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Karung guni man blows $400,000 in one go at casino

In less than 20 seconds one night last year, he blew $400,000 at Marina Bay Sands' (MBS) Paiza VIP area. -TNP
Zaihan Mohamed Yusof

Tue, Dec 11, 2012
The New Paper

Most people would break out in a cold sweat at the thought of placing a $400,000 bet on the turn of a single card.

Not cool-hand Han (not his real name).

With utmost calm, Mr Han splits the two cards and takes a peek.

He doesn’t hesitate before making his next move – he slides forward four small plastic discs on the velvety table surface.

Others gawk.

Then, just like that, the baccarat game ends: The high-roller lost.

In less than 20 seconds one night last year, he blew $400,000 at Marina Bay Sands’ (MBS) Paiza VIP area.

Paiza is MBS’ club for premium players.

$400,000 in a hand. That’s the kind of money beyond the reach of most people.

It could buy a four-room HDB flat in Choa Chu Kang, or an entry-level Porsche.

Yet the 40-year-old businessman is unfazed by his loss.

Mr Han tells The New Paper on Sunday: “It’s no big deal.”

He had started the night with $300,000 and was up $200,000 when he made his $400,000 move.

He ended the night with $100,000. Losing that amount of money was a sign that he had had enough for the night – and it only took him two hours.

But “enough” is seldom enough for most high rollers.

Casinos bank on high rollers’ appetite for big-stakes gambling to rake in the money.

In April, chairman of MBS’ parent company Las Vegas Sands, Mr Sheldon Adelson, attributed the firm’s strong first-quarter revenue to its high volume of VIP players, The Straits Times reported.

About 60 per cent of its US$701.3 million (S$890 million) gaming revenue in the first three months this year came from high rollers.

And to entice them to play on, casinos encourage these gamblers with huge credit lines.

This was the case for Macau-based high roller Kuok Sio Kun at Resorts World Sentosa (RWS).

She is being sued by RWS for $2.2million.

She was first given $200,000 of credit in March 2010, court documents showed. In October, she was given another credit infusion of $2.8million over four occasions.

Minus the commission she had earned on the game and her deposit, she ended up owing RWS $2.2 million.

Mr Han, a VIP at RWS and a Diamond cardholder at MBS, says betting large is the norm in the VIP rooms.

VIP rooms are the domain of the well-heeled, with a clientele ranging from high-flying CEOs to your “average” businessmen.

These ultra-high rollers are what the gambling industry describes as “whales”. Whales, whatever they do for a living, have one thing in common: Loads of money.

To be a Diamond cardholder, Mr Han deposited $1 million with MBS.

He says: “There are bigger fishes out there. My bets appear small compared to these guys. “My heart occasionally skips a beat when I see the stakes they place on the table. It’s crazy.”

How mad? Try $1 million a hand.

Mr Han describes what he saw last year at a baccarat game. An Indonesian man in his late 50s arrived in T-shirt and jeans. On his finger was a big fat diamond ring.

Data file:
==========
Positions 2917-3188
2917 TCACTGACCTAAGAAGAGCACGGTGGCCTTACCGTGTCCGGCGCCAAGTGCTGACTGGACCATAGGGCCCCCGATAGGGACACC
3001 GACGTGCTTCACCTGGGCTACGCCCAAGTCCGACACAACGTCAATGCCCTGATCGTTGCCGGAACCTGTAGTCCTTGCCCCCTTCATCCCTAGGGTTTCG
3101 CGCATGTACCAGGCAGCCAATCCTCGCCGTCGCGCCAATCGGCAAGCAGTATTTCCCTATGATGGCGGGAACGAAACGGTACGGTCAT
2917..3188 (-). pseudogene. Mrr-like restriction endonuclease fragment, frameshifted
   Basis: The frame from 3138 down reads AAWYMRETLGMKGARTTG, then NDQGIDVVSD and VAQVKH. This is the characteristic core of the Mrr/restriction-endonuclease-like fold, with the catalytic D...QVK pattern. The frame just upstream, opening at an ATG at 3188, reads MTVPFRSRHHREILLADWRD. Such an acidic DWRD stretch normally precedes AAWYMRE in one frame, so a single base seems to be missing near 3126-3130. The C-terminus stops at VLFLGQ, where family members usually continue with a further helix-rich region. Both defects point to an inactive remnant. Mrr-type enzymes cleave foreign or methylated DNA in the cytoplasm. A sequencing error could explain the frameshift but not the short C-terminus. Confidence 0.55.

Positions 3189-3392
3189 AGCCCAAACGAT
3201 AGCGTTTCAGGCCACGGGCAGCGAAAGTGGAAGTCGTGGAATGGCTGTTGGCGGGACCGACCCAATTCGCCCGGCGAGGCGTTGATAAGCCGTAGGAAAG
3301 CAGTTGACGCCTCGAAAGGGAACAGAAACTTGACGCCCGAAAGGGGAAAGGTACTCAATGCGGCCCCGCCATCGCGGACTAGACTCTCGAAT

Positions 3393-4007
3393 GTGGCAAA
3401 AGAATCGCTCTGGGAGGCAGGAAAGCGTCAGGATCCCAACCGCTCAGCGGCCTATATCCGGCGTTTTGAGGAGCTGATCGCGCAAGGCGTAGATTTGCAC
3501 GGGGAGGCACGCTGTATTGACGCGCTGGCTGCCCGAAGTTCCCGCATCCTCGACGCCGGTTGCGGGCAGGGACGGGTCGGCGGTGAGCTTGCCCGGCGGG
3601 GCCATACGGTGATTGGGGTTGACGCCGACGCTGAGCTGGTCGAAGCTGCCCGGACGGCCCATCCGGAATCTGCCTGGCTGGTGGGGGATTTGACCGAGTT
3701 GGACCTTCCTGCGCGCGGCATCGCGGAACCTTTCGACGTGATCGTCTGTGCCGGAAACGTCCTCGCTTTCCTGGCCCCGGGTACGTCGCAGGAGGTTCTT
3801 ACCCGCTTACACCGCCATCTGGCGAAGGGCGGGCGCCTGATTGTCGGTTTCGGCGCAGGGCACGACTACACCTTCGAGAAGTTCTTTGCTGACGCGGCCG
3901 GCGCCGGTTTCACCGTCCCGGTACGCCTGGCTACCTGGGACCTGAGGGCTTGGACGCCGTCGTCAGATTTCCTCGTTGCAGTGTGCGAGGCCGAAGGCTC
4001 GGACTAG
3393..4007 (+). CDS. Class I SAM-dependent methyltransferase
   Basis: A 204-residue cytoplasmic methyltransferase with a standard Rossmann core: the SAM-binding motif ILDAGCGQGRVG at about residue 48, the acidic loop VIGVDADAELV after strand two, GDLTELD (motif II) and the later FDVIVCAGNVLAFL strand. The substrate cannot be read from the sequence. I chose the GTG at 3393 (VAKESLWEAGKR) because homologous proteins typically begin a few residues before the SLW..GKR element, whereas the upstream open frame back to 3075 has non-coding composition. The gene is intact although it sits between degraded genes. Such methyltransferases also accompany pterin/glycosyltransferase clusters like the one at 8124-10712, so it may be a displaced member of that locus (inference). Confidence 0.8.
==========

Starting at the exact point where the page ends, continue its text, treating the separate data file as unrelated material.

“I wouldn’t have noticed him from far because he looked like a construction worker,” says Mr Han.

“But he had $40 million worth of chips on the table. I’m not sure if they were his winnings or capital.

“Every round, he threw 10 chips worth $100,000 each like they were 50-cent coins. I have never seen anybody bet the $1 million table limit.”

Such whales are prized and courted.

TNPS understands that while there are various memberships, the most coveted is the MBS’ Chairman Club, or what is dubbed by gamblers like Mr Han as the “Black card”.

Members of this exclusive group bet more than $100 million a month.

Such whales are rare. There are between 20 and 50 of them, a mix of Singaporeans and foreigners, according to recent reports.

One notch down is the Diamond card. MrHan’s Diamond card entitles him to privileges like free concert tickets, room upgrades, exclusive dining and shopping, plus free flow of drinks.

He can also ask for a private gambling room, known as the private pit, at short notice. He gets to park his BMW sports car in a special area, away from prying eyes.

For the fattest of whales, nothing is too much to ask for, says one businessman here.

The Singaporean, who declines to be named, knows what it’s like being pampered as he is a familiar face at casinos in the region and the US.


Perks for whales overseas can include a 12,000 sqft apartment with an indoor pool and three living rooms.

Butlers are at their beck and call 24 hours a day.

And their meals, he says, are out of this world – bird’s nest for breakfast, abalone with first-growth Bordeaux wine for lunch and bears’ paws for dinner.

They are also flown in on the casino’s private jet. Helicopters and limousines are at their disposal.

In Singapore, the casinos shower whales with the same kind of perks, he says.

“They make you feel like you are in heaven, but actually, you’re on your way to hell,” says the businessman.

“In the end, you will be paying for all these perks many times over through your gaming losses.”

Big gamblers like Mr Han have experienced both sweet victory and bitter defeat.

In the last two years, Mr Han says he has pocketed $13million in winnings. He has also lost close to $10 million.

Yet, he isn’t about to give up on Lady Luck and cash out.

Like others with deep pockets, they will remain regular faces at private enclosures within casinos here.

Win or lose, they will be lured back to the gaming tables by the thrill – while they can still afford to lose.

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